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Re: hppa nptl switch

On Tue, Sep 1, 2009 at 8:03 PM, Mike Frysinger<vapier@gentoo.org> wrote:
> i think the question was one about packaging rather than general use ?  if you
> build a package against a newer glibc version but it only uses older symbols,
> then in theory it should work fine with older glibc versions.  if the symbol
> changes between versions, then it should have corresponding symbol version
> changes as well (which will automatically be recorded in the binary).

Yes, the question is specifically about packaging.

If the answer is "Debian does not prevent you from downgrading glibc,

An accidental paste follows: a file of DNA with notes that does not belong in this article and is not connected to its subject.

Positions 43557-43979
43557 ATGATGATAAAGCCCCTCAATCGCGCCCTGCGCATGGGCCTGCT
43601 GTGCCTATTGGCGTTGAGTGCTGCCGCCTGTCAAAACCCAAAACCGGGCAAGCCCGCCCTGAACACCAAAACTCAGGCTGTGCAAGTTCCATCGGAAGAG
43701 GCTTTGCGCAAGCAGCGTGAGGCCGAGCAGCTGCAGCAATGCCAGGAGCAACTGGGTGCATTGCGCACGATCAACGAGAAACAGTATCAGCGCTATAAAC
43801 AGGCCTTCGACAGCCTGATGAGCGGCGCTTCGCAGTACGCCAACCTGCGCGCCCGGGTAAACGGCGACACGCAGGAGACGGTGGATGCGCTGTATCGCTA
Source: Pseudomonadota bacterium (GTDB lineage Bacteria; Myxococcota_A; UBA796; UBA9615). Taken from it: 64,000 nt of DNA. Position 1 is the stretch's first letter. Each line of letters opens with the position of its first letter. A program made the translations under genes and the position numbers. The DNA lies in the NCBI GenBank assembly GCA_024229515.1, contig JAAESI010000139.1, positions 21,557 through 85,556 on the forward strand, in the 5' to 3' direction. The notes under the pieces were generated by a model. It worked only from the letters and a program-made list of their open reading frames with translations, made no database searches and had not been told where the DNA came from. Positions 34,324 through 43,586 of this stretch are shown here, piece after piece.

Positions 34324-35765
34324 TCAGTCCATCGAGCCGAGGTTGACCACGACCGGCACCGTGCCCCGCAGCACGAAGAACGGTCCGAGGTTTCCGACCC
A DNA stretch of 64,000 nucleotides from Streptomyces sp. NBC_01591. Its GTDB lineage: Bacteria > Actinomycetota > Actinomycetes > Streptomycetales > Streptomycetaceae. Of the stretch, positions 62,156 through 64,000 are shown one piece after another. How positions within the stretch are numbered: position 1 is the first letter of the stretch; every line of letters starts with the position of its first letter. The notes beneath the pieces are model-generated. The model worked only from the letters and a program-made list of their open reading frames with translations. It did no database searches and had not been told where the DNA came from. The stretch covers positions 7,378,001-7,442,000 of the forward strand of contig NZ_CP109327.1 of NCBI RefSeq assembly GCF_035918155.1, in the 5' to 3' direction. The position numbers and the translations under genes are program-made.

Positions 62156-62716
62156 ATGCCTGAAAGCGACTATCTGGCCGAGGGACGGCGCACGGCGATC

even if you have new packages built against the new glibc", then I
accept that.

However, I have another question. What prevents applications built on
a buildd against a newer glibc, from being installed on a system with
an older glibc? Glibc provides backwards compatibility, but *not*
forwards. What happens in the packaging subsystem to prevent this?

How does an application encode "I was built against glibc X.Y,
therefore I should only be run on such a glibc or newer."


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